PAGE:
Two men hiking up cloudy mountainside

If tourism doesn't actually build back better, there will be no future for the industry. | Photo by Laurentiu Morariu on Unsplash

September 15, 2020

2020 will forever be remembered as the year the tourism industry fought for its survival in the wake of the coronavirus outbreak

Even though the first few months of the global lockdown froze the industry in place, the remainder of the year is being defined by the following mantra: Build back better.

To be sure, there are calls for the industry to return back to “normal” as quickly as possible. “Normal” being a pre-pandemic level of intensity defined by overtourism, communities overly dependent on travelers, and environmental damage accelerated by flying. 

The beauty of a mantra like “build back better” is that it's aspirational. It offers hope, opportunity, and potential.

But for those calling on the industry to build back better, the question is: What does that mean? What does that look like? And what does that require?

Jeremy Sampson, CEO of the Travel Foundation, addressed this issue in the recent Phocuswright Europe event, noting that platitudes like "build back better" and "new normal" sound nice, but they don't actually provide a specific framework toward action.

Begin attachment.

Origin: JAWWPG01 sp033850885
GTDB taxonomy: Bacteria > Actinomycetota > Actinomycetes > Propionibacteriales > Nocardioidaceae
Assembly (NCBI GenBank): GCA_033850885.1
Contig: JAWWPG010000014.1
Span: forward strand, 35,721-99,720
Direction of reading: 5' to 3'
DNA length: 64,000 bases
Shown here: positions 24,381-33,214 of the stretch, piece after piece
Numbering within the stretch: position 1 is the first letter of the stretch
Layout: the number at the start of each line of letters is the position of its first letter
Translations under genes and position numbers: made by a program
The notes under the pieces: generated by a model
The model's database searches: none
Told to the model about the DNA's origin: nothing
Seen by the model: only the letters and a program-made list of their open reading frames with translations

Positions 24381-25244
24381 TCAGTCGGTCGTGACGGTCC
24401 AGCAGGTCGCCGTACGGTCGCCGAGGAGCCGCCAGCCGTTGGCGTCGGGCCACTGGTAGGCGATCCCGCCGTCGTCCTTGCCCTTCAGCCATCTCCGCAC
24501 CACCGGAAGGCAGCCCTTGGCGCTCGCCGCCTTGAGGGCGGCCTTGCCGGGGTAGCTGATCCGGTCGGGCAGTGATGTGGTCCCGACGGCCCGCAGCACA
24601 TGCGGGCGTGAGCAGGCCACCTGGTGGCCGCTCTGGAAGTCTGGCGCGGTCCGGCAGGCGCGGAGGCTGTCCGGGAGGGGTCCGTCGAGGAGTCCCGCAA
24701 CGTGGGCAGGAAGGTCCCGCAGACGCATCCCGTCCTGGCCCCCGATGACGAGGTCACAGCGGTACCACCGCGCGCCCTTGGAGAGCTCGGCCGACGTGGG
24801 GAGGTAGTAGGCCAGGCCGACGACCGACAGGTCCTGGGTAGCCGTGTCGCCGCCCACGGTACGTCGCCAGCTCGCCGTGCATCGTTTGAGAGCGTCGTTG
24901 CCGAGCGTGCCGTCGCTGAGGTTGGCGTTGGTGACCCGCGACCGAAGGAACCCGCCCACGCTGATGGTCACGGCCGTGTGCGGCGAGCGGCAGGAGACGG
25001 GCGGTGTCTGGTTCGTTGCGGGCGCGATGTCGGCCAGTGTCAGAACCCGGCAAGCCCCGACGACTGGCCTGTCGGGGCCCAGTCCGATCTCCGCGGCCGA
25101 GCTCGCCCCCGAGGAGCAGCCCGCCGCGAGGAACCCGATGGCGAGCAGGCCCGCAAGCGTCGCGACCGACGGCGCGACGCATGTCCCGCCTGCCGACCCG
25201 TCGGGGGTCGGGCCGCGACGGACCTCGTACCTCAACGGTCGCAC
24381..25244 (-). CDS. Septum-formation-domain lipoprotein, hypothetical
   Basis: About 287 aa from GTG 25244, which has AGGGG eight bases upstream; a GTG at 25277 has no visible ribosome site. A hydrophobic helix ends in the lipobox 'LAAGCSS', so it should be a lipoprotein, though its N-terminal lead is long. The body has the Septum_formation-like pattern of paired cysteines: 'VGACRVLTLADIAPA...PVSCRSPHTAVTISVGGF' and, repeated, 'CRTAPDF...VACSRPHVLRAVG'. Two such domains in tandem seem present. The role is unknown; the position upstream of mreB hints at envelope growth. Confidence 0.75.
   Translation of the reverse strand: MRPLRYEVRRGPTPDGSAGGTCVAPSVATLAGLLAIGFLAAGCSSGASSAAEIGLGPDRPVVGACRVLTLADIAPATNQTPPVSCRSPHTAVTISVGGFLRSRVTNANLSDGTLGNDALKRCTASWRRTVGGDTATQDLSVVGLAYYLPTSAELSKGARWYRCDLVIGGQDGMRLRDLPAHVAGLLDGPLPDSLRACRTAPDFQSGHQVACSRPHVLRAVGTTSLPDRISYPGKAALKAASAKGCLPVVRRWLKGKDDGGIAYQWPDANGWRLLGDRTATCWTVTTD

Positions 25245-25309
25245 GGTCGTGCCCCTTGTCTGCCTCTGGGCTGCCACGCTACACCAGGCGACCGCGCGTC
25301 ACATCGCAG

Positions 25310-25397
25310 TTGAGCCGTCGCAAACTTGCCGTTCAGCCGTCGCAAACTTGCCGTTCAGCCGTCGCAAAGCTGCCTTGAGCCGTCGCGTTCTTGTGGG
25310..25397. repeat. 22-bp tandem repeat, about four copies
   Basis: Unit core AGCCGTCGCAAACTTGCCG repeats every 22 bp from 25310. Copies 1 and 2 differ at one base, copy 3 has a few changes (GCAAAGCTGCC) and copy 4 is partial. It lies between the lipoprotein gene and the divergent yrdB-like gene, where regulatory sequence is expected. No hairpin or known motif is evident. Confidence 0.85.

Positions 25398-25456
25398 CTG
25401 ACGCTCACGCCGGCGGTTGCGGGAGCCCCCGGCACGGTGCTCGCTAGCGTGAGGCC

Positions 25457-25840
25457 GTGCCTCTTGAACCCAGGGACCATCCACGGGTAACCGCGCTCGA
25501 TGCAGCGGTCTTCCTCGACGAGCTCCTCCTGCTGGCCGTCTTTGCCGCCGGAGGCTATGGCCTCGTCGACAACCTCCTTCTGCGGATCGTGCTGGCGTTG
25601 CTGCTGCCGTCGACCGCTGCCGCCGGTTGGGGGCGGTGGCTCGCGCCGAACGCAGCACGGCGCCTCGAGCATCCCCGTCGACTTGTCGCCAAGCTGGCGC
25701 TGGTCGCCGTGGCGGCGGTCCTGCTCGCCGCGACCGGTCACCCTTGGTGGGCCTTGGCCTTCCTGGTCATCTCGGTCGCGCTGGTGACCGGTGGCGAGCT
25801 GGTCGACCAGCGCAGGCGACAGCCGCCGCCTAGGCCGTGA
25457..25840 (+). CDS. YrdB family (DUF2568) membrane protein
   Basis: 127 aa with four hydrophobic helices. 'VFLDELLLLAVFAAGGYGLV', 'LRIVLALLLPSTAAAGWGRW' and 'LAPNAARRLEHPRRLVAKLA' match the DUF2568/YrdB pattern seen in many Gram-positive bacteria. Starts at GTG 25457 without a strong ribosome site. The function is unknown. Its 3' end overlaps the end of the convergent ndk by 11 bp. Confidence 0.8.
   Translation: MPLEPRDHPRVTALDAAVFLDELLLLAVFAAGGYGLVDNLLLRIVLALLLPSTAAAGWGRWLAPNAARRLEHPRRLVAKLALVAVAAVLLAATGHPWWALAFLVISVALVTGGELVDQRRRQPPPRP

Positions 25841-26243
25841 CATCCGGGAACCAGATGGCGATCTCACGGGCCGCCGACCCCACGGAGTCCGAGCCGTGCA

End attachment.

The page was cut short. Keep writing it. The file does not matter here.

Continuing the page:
The beauty of a mantra like “build back better” is that it's aspirational. It offers hope, opportunity, and potential. 

But it offers all of those things on a macro level, free of commitment, investment, responsibility, and skin in the game.

In some ways, the “build back better” mantra feels like tourism’s black square moment. It is urgent and essential, a movement that has the power to catapult the industry to a place with so much more potential than what has existed in the past. Destination representatives, tour operators, accommodation owners, other service providers, and industry thought leaders have declared the importance of solidarity in this moment, but words are only words if they aren’t followed by action.

It’s easy to get swept up in the moment. The message is sound. The need is clear. 

And it requires you — yes, you — to actually get on board and build back better.

Calling Your Company To The Mat

There’s a psychological phenomena called illusory superiority, which is the belief that you are better than average in any particular metric. People assess others fairly, but when it comes to assessing themselves, they overwhelmingly rate themselves above average and positively compared to their peers.

Applied to the tourism industry context, this means holding onto a belief that your tour company is offering the best, most environmentally friendly experience. It means you think your destination is already acting in the best interests of its residents.

But it’s impossible for every company and every destination to be on the top tier.